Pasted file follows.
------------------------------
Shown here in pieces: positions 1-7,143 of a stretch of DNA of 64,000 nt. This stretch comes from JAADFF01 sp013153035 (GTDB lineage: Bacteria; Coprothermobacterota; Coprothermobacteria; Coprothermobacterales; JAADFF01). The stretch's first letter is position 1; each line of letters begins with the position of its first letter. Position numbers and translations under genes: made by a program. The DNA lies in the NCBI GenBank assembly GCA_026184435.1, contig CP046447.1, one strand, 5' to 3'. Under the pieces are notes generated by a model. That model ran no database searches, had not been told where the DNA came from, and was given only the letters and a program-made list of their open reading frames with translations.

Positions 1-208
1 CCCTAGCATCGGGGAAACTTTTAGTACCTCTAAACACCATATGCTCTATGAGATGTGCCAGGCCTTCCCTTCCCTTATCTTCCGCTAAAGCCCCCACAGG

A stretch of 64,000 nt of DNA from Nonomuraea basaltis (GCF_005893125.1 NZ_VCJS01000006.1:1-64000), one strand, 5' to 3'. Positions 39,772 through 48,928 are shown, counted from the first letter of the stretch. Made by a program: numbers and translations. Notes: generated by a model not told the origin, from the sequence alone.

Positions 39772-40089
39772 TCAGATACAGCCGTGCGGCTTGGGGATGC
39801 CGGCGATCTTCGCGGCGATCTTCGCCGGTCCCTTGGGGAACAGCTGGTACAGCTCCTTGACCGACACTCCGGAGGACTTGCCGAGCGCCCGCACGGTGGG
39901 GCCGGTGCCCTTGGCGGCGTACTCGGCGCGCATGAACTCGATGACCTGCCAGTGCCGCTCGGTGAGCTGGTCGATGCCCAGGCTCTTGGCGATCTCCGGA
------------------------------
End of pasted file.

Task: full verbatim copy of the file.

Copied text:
Shown here in pieces: positions 1-7,143 of a stretch of DNA of 64,000 nt. This stretch comes from JAADFF01 sp013153035 (GTDB lineage: Bacteria; Coprothermobacterota; Coprothermobacteria; Coprothermobacterales; JAADFF01). The stretch's first letter is position 1; each line of letters begins with the position of its first letter. Position numbers and translations under genes: made by a program. The DNA lies in the NCBI GenBank assembly GCA_026184435.1, contig CP046447.1, one strand, 5' to 3'. Under the pieces are notes generated by a model. That model ran no database searches, had not been told where the DNA came from, and was given only the letters and a program-made list of their open reading frames with translations.

Positions 1-208
1 CCCTAGCATCGGGGAAACTTTTAGTACCTCTAAACACCATATGCTCTATGAGATGTGCCAGGCCTTCCCTTCCCTTATCTTCCGCTAAAGCCCCCACAGG

A stretch of 64,000 nt of DNA from Nonomuraea basaltis (GCF_005893125.1 NZ_VCJS01000006.1:1-64000), one strand, 5' to 3'. Positions 39,772 through 48,928 are shown, counted from the first letter of the stretch. Made by a program: numbers and translations. Notes: generated by a model not told the origin, from the sequence alone.

Positions 39772-40089
39772 TCAGATACAGCCGTGCGGCTTGGGGATGC
39801 CGGCGATCTTCGCGGCGATCTTCGCCGGTCCCTTGGGGAACAGCTGGTACAGCTCCTTGACCGACACTCCGGAGGACTTGCCGAGCGCCCGCACGGTGGG
39901 GCCGGTGCCCTTGGCGGCGTACTCGGCGCGCATGAACTCGATGACCTGCCAGTGCCGCTCGGTGAGCTGGTCGATGCCCAGGCTCTTGGCGATCTCCGGA